In "A & P," is Sammy a hero? Why or why not?
Is Sammy a hero? This is a good question. In John Updike's short story "A&P," Sammy is the first person narrator of an event that takes place in the grocery store where he works as a checkout clerk. Sammy's actions may not be so much an act of heroism but, instead, a step towards manhood, a rite of passage.
Sammy watches the girls who are wearing nothing but bathing suits and are barefooted as they walk through the store: "The whole store was like a pinball machine and I didn't know which tunnel they'd come out of" (paragraph 12). The metaphor of the pinball machine to the store aisles emphasizes Sammy's interest in the girls as they traipse up and down while he has "nothing much to do except lean on the register and wait for the girls to show up again" (para 12).
The girls, led by Queenie, finally reach Sammy's register with the jar of herring. At this point, Lengel, the store manager, reprimands the girls for entering the store in bathing suits while giving them that "Sunday-school superintendent stare." This becomes too much for Sammy, and he quits his job. Lengel attempts to convince him differently, but Sammy sticks to his decision. When he leaves the store, the girls are gone.
Was Sammy's act of quitting his job heroic? Perhaps, because the girls symbolize freedom and life's spontaneity. They broke the rules of convention by entering the store scantily clad. Sammy's actions are heroic not so much in defending the girls, but in realizing that the girls are a catalyst for change in his own life. As Sammy tells the reader, his parents thought that his quitting was the sad part of the story "but I don't think it's sad myself" (para 12). Sammy learns to take a path of his own choosing; he is on his way to becoming a man. He also comes to the realization that he" felt how hard the world was going to be to me hereafter" (para 31). Taking responsibility for one's decisions is a difficult part of adulthood.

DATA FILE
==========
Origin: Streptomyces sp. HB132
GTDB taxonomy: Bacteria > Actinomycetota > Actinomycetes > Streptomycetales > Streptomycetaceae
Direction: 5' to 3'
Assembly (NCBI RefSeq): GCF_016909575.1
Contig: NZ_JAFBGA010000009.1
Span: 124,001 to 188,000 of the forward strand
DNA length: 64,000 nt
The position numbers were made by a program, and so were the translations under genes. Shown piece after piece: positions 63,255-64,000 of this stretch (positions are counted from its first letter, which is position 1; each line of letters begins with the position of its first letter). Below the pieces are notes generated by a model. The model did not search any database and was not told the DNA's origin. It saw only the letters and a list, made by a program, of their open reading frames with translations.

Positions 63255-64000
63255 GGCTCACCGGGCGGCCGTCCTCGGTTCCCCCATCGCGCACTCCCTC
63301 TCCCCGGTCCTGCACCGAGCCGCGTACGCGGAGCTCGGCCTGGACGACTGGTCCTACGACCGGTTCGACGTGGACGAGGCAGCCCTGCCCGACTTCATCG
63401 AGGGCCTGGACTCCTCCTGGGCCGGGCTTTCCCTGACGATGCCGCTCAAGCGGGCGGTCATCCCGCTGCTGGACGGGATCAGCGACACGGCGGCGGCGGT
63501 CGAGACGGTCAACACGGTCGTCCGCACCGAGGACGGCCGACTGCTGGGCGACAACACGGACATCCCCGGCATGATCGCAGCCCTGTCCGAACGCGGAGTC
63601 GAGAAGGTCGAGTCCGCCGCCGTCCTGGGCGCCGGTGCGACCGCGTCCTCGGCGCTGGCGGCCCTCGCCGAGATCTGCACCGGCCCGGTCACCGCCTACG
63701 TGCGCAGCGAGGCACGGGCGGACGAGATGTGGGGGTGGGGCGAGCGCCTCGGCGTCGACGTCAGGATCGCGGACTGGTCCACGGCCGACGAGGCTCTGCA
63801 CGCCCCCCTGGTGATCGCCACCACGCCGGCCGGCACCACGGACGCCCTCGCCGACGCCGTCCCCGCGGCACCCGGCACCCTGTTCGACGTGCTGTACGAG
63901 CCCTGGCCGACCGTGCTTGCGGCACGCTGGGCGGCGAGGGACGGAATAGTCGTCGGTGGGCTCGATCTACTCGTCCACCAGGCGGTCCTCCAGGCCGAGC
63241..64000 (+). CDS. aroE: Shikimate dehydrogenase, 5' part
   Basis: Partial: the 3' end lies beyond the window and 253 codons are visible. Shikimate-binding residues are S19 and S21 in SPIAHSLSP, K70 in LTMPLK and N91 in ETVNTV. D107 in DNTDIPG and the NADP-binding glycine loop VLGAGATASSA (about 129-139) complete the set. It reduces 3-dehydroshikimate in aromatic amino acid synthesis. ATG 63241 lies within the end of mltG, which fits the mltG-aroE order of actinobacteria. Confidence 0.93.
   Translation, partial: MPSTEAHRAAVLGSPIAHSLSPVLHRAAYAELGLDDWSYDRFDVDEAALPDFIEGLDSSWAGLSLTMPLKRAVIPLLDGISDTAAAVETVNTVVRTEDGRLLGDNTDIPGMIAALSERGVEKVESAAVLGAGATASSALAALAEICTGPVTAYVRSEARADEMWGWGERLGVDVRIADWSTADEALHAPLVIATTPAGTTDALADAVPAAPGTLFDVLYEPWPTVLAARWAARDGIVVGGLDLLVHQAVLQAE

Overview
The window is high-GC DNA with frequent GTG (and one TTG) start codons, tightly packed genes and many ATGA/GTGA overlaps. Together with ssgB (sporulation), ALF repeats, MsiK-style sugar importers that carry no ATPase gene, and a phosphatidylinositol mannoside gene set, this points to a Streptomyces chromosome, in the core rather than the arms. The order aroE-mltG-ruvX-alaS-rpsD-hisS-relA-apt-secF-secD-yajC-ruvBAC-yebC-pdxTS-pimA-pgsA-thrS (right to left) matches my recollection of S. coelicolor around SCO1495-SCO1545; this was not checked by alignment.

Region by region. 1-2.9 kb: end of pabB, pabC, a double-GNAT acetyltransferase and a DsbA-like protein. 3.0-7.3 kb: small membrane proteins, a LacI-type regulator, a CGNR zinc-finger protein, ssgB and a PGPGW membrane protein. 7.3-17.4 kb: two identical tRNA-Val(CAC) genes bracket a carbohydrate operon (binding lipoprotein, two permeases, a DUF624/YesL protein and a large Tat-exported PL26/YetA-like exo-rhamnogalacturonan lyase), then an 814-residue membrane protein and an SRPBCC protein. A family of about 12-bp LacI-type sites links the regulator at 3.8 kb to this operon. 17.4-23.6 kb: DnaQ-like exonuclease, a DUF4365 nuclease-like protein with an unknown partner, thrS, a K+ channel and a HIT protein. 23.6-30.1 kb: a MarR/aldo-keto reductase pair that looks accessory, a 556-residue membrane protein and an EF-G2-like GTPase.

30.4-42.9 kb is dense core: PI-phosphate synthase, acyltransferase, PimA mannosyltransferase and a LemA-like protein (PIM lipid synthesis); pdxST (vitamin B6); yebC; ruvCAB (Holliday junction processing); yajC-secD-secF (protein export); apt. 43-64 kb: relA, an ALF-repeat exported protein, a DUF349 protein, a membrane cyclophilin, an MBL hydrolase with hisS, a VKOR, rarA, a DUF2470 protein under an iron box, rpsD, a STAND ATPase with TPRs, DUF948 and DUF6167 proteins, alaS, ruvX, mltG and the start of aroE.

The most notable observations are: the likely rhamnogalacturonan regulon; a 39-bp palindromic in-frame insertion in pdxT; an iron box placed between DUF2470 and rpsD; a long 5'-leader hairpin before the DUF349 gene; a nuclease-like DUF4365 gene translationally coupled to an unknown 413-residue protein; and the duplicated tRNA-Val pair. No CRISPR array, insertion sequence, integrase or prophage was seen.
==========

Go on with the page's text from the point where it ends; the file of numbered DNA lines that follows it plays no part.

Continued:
On the other side, Updike does make Sammy heroic. His heroism is flawed, as is true of most modern protagonists, but it is present. He is offended by the treatment the girls receive. Granted, his offense is in direct proportion of his attraction, but there is validity to it. Sammy makes judgments about all the customers at the store, but he does not stoop to insult any of them. He treats them all the same, and expects his manager to. However, as a well-raised young man, Sammy would not consider challenging authority. The girls provide a change. Sammy finds in them the impetus he needs to challenge society, challenge authority. Although readers can argue he only wants the girls attention, it is important to note that the girls ignore him. Sammy knows that they are ignoring him, but he still walks out. He does not try to talk his way out of the situation, he does not allow Lengel to convince him to stay. Sammy, having been given the opportunity, now wants to see it through. That is heroic, the convinction to beliefs that he shows as protagonists, especially when coupled with his epiphany of "how hard the world was going to be to me hereafter''.
No, Sammy would not be characterized as a hero. His actions were foolish, actually, and immature. By quitting his job, he has made a huge mistake and he realizes at the end of the story that life is much harder and will be much harder than he ever anticipated. He seems to realize the foolishness and hasty nature of his actions. Because he wanted to impress the oldest girl in the group of girls that were in the store, he resorted to try to "take up" for them; however, in doing so, he overstepped his boundaries (he should have kept his mouth shut LOL!) and thought he would be seen as a hero by the girls. As he walks out, though, the girls are gone and he realizes that he is not a hero at all.